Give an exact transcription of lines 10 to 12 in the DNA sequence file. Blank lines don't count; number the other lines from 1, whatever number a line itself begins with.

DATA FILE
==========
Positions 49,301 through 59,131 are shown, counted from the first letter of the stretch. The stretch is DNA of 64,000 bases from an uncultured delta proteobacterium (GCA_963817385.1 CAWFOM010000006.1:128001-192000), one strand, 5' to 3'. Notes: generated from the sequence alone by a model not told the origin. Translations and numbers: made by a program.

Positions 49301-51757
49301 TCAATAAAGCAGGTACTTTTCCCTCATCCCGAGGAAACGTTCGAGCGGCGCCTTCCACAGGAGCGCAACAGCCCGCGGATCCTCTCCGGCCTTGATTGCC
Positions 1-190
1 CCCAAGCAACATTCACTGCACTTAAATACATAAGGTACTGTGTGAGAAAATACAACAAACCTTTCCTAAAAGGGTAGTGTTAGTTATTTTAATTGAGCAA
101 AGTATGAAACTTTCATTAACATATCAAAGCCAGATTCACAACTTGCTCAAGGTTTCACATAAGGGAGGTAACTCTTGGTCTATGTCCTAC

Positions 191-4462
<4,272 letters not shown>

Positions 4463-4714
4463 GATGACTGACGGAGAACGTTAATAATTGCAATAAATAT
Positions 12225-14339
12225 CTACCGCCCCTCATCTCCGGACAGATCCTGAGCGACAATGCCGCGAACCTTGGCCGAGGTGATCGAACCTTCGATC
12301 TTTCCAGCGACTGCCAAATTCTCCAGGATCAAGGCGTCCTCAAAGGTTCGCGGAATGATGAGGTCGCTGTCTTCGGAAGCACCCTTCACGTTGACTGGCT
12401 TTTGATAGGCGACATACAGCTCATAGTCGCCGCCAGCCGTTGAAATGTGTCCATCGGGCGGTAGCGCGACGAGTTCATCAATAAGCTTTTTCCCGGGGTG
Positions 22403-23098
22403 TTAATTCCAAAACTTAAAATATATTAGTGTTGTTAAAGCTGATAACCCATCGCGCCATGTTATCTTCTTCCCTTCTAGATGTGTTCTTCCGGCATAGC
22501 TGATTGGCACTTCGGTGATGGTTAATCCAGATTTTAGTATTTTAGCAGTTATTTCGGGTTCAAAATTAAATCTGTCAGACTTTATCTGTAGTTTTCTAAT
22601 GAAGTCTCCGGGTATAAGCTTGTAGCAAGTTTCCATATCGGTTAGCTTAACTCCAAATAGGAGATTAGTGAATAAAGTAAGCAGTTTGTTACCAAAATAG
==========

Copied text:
4463 GATGACTGACGGAGAACGTTAATAATTGCAATAAATAT
Positions 12225-14339
12225 CTACCGCCCCTCATCTCCGGACAGATCCTGAGCGACAATGCCGCGAACCTTGGCCGAGGTGATCGAACCTTCGATC